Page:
A memoir describes Philadelphia man’s wrongful conviction and fight for justice

In 2016, Wright became the 344th person to be exonerated by DNA in the nation. He’s been fighting for others he says were railroaded by the system.

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Anthony Wright celebrating his freedom. (Courtesy of Anthony Wright)

Anthony Wright celebrating his freedom. (Courtesy of Anthony Wright)

At nearly 50 years old, Anthony Wright Sr. is a fighter.

“We work every day,” he said, ”I don’t know how [how else] we combat a situation where you just lock us up, throw away the key, and just kick us back out here to nothing.”

Wright grew up boxing. In fact, he earned the nickname “Bolo” after knocking someone out in the gym. And this fighting spirit is what kept him sane and alive through 25 years in prison for a crime he didn’t commit.

“We’re talking about 9,074 days,” he said. “I missed my son’s entire life.”

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Anthony Wright’s book details his wrongful conviction and fight for justice. (Cherri Gregg / WHYY)

On Aug. 23, 2016, Wright became the 344th person to be exonerated by DNA in the nation. Since that time, he’s been fighting to get Pennsylvania to compensate people like him who have had chunks of their lives stolen by wrongful convictions.

“There are so many other men and women like me,” he said.

Wright lobbies lawmakers in Harrisburg and beyond. A big part of his advocacy is telling his story. This month, he self-published his memoir, “Live to Tell: The Trial, Conviction of Anthony Wright.”

He said he’s driven to tell the world what happened.

“To inspire people,” he said, “I endured a lot. And being inside, there are so many men and women who have been through what I been through.”

Wright was just 20 years old when he got a knock at the door that changed his life. As the father of a young son, he had dreams of playing football in the NFL. But in 1991, he was accused of the rape and murder of 77-year-old Louise Talley. After being forced to sign a false confession, Wright was convicted and sentenced to life without parole.

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“When I went to the prison, the guard told me they were waiting for me,” said Wright. “I was prepared to die.”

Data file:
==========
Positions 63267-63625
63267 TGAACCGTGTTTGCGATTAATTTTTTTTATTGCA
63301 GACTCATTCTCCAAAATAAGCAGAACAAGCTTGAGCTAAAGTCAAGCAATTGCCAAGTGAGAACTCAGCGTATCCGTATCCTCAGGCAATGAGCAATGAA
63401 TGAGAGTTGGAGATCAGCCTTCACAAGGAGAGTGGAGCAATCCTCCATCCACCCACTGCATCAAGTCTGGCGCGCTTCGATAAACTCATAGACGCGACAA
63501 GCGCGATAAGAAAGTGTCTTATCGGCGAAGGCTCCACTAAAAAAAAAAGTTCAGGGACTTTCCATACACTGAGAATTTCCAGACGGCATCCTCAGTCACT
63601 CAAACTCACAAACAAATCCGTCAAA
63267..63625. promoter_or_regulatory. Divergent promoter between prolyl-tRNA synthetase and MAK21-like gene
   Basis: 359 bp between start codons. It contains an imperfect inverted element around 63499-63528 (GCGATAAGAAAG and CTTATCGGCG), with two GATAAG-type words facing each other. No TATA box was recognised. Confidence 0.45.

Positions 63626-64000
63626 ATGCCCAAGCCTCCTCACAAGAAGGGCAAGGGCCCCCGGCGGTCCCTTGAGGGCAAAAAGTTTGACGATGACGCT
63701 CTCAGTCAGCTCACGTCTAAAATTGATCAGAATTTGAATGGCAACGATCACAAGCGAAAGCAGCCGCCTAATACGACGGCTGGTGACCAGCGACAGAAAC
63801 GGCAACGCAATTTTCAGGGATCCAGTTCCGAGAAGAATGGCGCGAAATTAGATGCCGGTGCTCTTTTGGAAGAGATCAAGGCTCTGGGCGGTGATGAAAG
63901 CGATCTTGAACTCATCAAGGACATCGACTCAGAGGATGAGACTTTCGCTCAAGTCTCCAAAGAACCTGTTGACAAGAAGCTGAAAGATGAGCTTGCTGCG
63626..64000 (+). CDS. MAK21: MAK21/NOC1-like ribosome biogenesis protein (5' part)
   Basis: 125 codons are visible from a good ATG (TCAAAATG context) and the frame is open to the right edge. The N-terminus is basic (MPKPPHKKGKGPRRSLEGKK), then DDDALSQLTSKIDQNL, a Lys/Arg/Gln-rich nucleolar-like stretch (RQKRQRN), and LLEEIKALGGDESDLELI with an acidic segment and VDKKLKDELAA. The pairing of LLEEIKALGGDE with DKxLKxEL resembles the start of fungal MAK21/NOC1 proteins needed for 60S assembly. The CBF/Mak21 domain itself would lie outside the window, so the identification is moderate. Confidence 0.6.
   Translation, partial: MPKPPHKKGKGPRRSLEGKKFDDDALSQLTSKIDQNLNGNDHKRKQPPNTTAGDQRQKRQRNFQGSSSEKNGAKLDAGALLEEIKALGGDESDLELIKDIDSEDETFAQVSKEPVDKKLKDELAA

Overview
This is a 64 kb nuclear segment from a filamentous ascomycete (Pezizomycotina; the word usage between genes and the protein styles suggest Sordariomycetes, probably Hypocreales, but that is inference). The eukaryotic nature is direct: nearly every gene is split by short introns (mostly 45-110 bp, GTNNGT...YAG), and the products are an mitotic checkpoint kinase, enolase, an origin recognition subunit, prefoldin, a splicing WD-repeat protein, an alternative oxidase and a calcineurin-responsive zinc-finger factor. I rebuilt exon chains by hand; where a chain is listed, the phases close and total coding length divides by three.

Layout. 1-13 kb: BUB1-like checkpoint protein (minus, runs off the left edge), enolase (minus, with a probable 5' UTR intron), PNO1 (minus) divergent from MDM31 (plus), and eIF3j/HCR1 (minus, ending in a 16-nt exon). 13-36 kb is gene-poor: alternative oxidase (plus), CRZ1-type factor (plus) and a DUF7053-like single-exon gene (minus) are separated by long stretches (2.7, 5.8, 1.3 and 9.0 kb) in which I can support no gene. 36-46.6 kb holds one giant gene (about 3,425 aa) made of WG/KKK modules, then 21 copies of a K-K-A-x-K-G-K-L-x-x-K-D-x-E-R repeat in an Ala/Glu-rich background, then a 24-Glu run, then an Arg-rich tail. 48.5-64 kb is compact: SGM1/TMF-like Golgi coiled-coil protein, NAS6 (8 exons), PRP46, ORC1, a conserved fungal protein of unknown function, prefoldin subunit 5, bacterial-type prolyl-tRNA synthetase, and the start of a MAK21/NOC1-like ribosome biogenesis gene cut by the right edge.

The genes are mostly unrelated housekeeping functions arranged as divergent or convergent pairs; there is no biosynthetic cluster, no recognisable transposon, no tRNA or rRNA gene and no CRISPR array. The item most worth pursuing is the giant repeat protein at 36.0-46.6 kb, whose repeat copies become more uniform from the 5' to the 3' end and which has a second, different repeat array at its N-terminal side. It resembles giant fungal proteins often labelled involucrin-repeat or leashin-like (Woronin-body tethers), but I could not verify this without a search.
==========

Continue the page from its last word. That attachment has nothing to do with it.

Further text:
But Wright maintained his innocence, and used everything he had at his disposal to stay busy and to get the help he needed to gain his freedom. Wright said he worked out three times a day, seven days a week, and wrote 10 letters a day hoping he’d get help. In his book, he shares the pain of losing his mother, Myrtle Martin, in 1998 and being unable to attend her funeral.

“I live my life with no regrets, but I am haunted by her death,” he said.

But Wright also shares that after her death, doors opened for him. On the day of her funeral, Wright said, he received his first correspondence from the Innocence Project.

“It was the questionnaire, them doing the due diligence on my case,” he said.

Anthony Wright met with DA Larry Krasner along with other exonerees. (Cherri Gregg / WHYY)

A while later, the Innocence Project took the case, and after years of fighting, in 2013, Wright was able to gain access to DNA from the rape kit that identified the real killer, Ronnie Byrd. In March 2014, the Philadelphia District Attorney’s Office agreed to vacate Wright’s conviction. However, the prosecution claimed — for the first time — that Wright committed the crime with Byrd.

The Philadelphia DA’s office retried the case. In 2016, represented by Innocence Project lawyers, Wright was acquitted of all charges and released.

“It was the happiest day of my life,” he said.

Wright sued the City of Philadelphia and settled the case for nearly $10 million. He became the first of more than 20 individuals who had convictions overturned in Philadelphia because of questionable police work. Today, Wright is still fighting for justice for himself and the many others who he says, like him, were railroaded by the system.

“We’re not going to stop.”

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